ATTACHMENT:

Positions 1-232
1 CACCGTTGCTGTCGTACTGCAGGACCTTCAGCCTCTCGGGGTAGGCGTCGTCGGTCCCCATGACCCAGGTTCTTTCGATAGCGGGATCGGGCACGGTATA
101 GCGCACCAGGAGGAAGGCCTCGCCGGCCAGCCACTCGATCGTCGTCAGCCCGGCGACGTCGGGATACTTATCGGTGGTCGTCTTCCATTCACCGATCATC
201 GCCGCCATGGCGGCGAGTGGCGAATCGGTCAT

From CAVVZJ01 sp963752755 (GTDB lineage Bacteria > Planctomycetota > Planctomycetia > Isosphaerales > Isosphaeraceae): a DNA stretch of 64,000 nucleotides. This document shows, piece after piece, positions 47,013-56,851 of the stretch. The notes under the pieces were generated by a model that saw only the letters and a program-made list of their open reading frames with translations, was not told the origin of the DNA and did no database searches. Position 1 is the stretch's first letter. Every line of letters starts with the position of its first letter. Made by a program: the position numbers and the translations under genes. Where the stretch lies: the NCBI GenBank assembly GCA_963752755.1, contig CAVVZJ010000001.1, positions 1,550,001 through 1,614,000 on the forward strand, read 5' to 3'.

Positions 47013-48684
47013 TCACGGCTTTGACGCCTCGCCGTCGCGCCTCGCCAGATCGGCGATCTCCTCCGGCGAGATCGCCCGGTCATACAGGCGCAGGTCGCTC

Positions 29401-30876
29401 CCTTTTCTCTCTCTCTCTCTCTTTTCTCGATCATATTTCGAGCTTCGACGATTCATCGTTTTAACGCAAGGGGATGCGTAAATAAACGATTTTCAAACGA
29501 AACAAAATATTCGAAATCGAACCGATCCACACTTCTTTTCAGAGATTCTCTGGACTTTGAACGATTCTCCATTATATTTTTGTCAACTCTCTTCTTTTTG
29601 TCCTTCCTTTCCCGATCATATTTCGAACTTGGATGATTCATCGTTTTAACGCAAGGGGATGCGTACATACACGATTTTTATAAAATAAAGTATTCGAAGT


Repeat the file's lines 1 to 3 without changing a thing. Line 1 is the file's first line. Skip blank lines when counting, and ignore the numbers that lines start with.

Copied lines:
Positions 1-232
1 CACCGTTGCTGTCGTACTGCAGGACCTTCAGCCTCTCGGGGTAGGCGTCGTCGGTCCCCATGACCCAGGTTCTTTCGATAGCGGGATCGGGCACGGTATA
101 GCGCACCAGGAGGAAGGCCTCGCCGGCCAGCCACTCGATCGTCGTCAGCCCGGCGACGTCGGGATACTTATCGGTGGTCGTCTTCCATTCACCGATCATC